An article posted on the website, The Business of Fashion, expresses just this concern about the homogeneous content and message of so many blogs. “Are these bloggers really offering any unique expertise or vantage point that adds to the fashion dialogue? Some (though not all) of these bloggers appear to be more focused on themselves and on the celebrities in the front row than on the fashions on the runway. Unique opinions are few and far between.” In this way, blogs are not entirely the independent space of knowledge production and equal access imagined by the term “democratization.” Instead, they exemplify the integration and saturation of dominant culture into the private spaces of home offices, bedrooms, and neighborhood cafes from whence bloggers post and read. Another anti-democratic reality of fashion blogging and to a lesser degree, style blogging, is the fact that a large majority of bloggers post about major fashion events and prominent designers without receiving any compensation or professional recognition from the multi-billion dollar global fashion industry whose material and cultural power it helps to secure. Bloggers produce free labor for the fashion industry without any material benefit and often at a personally-absorbed cost of time and energy to themselves.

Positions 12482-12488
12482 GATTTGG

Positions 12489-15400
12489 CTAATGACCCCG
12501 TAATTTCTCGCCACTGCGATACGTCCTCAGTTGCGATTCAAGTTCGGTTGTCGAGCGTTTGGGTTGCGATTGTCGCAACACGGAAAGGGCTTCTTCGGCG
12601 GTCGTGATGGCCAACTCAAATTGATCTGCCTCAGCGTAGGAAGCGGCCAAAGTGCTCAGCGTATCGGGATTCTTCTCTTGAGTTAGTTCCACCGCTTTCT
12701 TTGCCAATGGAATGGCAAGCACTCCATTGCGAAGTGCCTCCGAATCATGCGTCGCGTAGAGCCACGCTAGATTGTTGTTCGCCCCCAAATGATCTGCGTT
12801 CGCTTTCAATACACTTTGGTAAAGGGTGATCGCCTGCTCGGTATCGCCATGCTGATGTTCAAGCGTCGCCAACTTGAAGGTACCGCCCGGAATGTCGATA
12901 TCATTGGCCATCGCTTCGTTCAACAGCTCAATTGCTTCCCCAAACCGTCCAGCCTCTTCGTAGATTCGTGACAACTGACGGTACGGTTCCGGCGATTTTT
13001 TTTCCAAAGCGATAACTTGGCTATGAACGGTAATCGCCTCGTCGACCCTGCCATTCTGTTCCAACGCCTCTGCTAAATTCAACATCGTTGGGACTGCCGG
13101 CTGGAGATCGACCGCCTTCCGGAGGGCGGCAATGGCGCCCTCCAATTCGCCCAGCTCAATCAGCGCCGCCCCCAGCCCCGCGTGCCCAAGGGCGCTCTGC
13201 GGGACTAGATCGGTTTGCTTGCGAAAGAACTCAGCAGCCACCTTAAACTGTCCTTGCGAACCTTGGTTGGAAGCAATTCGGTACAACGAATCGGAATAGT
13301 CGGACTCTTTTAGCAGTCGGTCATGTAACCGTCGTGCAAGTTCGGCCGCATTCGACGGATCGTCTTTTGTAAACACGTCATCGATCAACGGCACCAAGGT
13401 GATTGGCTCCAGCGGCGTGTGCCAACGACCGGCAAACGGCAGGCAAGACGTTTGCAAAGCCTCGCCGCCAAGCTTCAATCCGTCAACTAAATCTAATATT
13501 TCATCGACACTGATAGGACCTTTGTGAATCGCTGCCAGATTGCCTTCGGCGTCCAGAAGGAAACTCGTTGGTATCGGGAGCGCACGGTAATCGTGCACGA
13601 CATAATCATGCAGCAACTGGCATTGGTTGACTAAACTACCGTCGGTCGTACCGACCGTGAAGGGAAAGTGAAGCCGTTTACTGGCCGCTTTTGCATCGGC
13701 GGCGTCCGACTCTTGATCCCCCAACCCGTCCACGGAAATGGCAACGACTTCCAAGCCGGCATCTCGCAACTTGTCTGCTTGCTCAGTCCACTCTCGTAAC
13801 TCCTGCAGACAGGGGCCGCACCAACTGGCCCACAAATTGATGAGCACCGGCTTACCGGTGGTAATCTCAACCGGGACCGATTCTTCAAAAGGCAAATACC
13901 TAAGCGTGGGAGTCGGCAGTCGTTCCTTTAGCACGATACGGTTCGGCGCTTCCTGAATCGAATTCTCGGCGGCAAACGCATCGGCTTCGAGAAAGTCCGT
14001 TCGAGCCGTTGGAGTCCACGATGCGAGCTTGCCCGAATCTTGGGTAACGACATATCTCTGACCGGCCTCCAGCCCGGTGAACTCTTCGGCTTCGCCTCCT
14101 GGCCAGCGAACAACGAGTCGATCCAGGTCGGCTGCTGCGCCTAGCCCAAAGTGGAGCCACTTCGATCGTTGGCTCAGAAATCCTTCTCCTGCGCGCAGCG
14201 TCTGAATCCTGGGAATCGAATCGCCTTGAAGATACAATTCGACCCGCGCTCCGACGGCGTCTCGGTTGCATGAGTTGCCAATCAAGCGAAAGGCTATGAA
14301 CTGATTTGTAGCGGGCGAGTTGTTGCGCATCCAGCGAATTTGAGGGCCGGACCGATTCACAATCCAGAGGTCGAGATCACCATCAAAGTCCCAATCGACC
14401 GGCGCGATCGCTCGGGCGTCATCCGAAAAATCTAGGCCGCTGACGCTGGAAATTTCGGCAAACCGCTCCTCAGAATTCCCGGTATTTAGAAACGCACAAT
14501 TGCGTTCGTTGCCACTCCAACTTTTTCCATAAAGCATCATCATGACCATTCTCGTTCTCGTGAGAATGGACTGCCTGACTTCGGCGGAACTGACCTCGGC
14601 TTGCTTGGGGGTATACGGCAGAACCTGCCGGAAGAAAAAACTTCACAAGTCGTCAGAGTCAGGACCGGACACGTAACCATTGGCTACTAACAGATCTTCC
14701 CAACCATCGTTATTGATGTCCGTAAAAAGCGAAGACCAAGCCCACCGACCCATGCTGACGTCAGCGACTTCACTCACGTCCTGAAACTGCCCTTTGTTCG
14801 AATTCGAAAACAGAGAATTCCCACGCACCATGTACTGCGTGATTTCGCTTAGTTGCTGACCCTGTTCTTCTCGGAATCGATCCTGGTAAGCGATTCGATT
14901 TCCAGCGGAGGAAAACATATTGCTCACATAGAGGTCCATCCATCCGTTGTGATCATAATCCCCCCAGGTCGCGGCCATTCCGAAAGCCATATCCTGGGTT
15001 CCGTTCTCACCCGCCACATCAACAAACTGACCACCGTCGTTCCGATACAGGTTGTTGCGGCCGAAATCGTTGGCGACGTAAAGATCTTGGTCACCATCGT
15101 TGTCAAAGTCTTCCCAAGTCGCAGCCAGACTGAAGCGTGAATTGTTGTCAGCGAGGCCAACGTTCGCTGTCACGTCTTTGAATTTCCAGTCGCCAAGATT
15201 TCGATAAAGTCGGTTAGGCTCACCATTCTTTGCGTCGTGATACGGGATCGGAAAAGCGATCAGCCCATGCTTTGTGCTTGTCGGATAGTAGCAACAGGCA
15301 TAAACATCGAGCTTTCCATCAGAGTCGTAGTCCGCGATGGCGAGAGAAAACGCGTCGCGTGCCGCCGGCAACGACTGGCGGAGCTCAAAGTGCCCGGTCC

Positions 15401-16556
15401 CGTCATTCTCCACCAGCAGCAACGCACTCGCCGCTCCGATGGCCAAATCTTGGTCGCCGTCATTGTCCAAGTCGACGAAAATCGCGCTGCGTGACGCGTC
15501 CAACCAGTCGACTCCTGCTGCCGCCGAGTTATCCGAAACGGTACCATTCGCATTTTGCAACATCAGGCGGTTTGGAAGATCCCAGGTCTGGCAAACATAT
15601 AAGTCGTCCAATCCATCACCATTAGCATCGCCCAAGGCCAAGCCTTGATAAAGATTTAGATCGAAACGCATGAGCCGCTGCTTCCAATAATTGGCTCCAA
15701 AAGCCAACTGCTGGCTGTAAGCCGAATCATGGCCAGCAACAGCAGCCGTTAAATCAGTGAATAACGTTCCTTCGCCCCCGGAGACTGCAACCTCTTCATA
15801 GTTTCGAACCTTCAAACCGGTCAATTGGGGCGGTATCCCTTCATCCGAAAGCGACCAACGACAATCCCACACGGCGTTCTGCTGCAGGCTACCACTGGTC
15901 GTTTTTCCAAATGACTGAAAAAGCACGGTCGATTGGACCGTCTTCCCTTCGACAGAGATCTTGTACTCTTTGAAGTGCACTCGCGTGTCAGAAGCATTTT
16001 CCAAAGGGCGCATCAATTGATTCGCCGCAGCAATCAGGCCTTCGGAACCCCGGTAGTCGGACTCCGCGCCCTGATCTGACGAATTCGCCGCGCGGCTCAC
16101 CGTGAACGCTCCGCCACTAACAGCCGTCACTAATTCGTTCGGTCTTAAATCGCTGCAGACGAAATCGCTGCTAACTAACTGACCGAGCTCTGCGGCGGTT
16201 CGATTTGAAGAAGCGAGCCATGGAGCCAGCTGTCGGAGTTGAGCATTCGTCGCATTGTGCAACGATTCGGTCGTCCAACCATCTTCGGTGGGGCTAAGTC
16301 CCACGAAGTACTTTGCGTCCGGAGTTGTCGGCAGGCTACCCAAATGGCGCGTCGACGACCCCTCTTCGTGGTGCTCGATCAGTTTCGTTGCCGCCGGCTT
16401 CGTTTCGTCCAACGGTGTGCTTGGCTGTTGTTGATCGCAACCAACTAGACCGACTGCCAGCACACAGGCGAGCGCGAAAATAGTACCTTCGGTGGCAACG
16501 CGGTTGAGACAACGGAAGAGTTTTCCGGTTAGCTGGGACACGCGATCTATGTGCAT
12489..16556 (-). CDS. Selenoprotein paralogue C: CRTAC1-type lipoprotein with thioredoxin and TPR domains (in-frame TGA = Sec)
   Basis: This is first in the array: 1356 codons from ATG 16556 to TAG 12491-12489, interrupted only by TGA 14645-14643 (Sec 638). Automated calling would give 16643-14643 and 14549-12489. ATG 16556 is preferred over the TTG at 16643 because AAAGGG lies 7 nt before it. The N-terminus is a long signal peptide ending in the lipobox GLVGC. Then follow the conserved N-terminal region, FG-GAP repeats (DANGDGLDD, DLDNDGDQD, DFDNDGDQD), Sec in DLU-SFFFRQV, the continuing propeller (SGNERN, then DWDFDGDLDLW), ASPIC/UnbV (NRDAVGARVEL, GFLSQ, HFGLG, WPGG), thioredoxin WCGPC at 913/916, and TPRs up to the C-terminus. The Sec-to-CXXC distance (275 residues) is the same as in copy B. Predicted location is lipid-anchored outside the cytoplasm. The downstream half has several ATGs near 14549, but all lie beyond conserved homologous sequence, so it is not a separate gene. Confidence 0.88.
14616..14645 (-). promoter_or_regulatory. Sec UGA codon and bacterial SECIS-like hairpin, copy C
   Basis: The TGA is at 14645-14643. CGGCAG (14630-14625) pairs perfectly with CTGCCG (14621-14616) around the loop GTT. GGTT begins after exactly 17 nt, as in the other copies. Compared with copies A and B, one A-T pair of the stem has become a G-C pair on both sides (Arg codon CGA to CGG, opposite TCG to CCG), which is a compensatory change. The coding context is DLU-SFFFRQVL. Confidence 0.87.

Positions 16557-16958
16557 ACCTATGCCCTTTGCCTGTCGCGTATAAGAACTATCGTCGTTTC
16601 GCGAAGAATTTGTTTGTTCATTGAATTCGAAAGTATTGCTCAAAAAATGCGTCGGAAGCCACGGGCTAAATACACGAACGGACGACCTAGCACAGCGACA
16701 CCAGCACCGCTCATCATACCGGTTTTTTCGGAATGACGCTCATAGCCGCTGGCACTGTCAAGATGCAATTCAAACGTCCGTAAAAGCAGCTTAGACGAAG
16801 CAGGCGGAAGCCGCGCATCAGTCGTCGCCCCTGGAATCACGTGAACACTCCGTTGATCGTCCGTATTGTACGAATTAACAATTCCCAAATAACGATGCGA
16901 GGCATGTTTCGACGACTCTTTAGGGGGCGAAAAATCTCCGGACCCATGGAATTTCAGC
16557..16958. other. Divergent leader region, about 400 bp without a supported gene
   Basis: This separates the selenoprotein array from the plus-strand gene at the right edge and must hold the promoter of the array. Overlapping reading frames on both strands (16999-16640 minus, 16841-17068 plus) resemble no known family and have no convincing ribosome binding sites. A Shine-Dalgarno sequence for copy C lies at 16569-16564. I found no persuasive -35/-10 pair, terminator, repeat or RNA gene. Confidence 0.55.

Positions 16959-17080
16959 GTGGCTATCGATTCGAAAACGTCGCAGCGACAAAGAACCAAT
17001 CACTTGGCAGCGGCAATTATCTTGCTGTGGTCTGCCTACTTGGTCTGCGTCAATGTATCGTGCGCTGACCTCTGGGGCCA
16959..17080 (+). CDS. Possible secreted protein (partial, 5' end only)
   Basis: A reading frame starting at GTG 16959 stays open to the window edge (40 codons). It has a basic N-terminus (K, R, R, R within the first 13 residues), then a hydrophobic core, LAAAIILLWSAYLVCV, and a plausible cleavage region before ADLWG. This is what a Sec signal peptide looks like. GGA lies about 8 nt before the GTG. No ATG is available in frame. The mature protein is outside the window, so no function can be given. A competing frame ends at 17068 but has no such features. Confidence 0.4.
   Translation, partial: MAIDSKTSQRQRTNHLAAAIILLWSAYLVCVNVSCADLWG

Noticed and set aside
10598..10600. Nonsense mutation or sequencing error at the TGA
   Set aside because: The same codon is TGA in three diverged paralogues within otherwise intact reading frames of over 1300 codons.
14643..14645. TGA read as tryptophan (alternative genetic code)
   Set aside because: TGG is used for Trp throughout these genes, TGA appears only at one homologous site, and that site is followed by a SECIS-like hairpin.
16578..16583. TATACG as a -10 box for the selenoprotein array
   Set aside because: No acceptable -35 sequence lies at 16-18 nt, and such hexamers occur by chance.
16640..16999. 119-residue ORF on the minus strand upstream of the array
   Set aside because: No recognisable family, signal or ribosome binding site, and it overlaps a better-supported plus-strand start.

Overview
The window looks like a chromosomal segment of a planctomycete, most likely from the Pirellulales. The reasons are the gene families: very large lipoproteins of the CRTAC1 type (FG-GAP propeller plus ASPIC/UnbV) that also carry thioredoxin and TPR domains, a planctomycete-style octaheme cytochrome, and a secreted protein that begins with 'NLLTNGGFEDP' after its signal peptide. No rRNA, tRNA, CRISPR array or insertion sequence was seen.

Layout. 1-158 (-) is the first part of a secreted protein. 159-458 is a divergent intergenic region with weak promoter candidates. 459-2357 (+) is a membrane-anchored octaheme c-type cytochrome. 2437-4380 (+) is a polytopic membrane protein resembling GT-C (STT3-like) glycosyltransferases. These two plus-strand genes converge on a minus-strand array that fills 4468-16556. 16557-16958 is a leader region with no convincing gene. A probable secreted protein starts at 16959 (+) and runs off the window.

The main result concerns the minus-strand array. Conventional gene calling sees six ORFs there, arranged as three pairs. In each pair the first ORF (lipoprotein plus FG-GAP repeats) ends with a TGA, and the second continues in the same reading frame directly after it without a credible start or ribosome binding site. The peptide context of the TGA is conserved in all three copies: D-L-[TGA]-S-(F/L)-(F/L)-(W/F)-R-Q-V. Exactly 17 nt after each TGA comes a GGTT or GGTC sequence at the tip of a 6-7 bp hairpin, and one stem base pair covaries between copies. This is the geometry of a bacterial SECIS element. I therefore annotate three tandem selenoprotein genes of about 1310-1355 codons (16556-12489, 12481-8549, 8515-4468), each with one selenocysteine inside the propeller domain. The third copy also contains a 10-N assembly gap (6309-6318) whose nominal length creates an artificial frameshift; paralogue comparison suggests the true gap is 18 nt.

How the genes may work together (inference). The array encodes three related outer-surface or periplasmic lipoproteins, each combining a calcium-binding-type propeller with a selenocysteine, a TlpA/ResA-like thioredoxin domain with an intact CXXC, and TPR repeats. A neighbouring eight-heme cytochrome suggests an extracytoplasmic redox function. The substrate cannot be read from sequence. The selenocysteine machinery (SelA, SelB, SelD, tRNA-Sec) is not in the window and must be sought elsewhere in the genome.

But fashion and blogging (and blogging about fashion) remain popular activities because they both contain and promise the allure of transformation through the care and management of one’s body and one’s image. It is in this way that fashion and fashion blogging are “technologies of the self,” a term Foucault uses to describe the everyday processes and practices that individuals engage in to constitute themselves as particular kinds of subjects–here, fashionable, cosmopolitan, modern, innovative, and attractive subjects. Fashion and blogging are especially appealing technologies of the self because of their democratizing promise that anyone (but especially women, in the context of fashion) can be “someone,” that a fashion outsider can be a fashion insider, and that prestige and privilege are available to and accessible by everyone. We see this discourse operating in the now all-too familiar narrative of the awkward but eccentrically dressed geek turned star blogger. These technologies, Foucault tells us, are interlinked with the control and governmentalization of bodies within dominant systems of power like capitalism which operates through commodity accumulation and the desire for the good life which commodities are imagined to bring.

[Enough of this gloom and doom! Read OF/SB, part III: Blog Ambition for what’s wonderful in and about the fashion and style blogosphere.]

Return to On the Fashion/Style Blog: Intro
Return to OF/SB, part I: Going Postal

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Filed under DEMOCRATIZATION OF FASHION, FASHION 2.0